It reminded me of the necessity of doing foolish things. He had no good reason to pull off that stunt, but 35 years later it still brought tears to the eyes of those who were involved. It was a beautiful act.
Growing up, my brothers and I were constantly doing things that probably seemed like a bad idea to most people. Most of them involved the river, or big hills. We never got hurt beyond repair, and it was a lot of fun. Sometimes you just need to try things, to see what it's like or if it can be done. I can think of times when we would look at something, think about it for a minute, and then go for it, even when it looked like there was no way it would end well. Riding a wagon down a huge hill into blackberries, rolling off cliffs in armor of cardboard box, tubing class 4 rapids with our brother standing on shore with a 10' length of rope if we got into trouble, kayaking little creeks when it rained hard, that sort of thing.
This made my childhood fun, and shaped a lot of how I view the world today. Adventures are a kind of foolishness, typically unnecessary for furthering your life in most senses of the word, but beautiful and exciting and fulfilling in ways you carry with you for a long time. I still seek out ways to be foolish in order to experience what life has to offer. Sometimes it can be a bit disastrous.
Other times it can just be a bit silly.
(on a side note, I was actually doing something useful right there.)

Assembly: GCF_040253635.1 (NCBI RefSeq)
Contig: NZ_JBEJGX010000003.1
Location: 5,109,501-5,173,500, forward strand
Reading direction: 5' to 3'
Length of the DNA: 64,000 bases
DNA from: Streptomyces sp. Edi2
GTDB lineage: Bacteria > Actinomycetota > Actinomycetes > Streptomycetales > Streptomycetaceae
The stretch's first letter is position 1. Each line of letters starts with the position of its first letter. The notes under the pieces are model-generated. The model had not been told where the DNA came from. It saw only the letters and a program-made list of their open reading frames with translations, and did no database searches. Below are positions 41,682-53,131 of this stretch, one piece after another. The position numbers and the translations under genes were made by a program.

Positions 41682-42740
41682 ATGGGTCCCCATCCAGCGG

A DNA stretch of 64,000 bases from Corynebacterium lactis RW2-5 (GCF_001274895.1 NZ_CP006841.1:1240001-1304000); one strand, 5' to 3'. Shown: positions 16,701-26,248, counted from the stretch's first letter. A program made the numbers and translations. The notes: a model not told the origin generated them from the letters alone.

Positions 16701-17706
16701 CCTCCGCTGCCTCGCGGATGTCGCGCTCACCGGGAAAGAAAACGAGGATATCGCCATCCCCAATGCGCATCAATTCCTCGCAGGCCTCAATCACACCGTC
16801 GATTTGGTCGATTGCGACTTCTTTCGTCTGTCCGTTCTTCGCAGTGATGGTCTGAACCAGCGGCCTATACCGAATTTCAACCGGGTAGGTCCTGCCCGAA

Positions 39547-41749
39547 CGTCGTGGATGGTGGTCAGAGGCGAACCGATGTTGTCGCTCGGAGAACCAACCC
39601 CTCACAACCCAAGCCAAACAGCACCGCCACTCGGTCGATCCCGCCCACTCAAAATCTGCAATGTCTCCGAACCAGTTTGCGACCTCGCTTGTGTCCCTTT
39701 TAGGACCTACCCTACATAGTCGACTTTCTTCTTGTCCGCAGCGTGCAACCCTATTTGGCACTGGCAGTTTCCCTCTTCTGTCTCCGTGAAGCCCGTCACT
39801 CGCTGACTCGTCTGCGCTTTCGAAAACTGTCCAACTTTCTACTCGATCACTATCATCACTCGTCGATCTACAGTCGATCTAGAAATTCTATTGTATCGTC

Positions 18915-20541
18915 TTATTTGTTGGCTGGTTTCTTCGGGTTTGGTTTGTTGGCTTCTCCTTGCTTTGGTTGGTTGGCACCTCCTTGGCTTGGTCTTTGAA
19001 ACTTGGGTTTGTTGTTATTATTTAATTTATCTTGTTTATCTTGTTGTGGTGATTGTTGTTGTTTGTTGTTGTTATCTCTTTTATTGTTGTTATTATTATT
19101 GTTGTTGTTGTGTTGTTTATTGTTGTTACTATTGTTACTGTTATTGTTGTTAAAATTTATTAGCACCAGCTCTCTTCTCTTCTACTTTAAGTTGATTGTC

As I have grown older my ability to go on epic journeys without a point to them has diminished significantly. If I hurt myself I can't work, and most trips cost money I don't have. That's a part of being an adult, and I am alright with that. Occasionally I still get to do something epically stupid though, and it is still beautiful and life affirming.
(That's me in the tube.)
I am coming to realize that there is a whole new way for me to experience tomfoolery that is even more meaningful than just going on crazy adventures. I now have a son, and it is time to pass on that spirit to him.
He is getting to the age now where he realizes the fun in being foolish. It is great to spend an hour doing the same thing over and over and having him laugh every time. Now we can't even say the word "adventure" without Gabe's ears perking up and his little hands pulling us towards the door. As he grows older, I look forward to seeing what sorts of craziness he is going to get stoked on, and I hope I can help him along that path.
It's great to be a dad.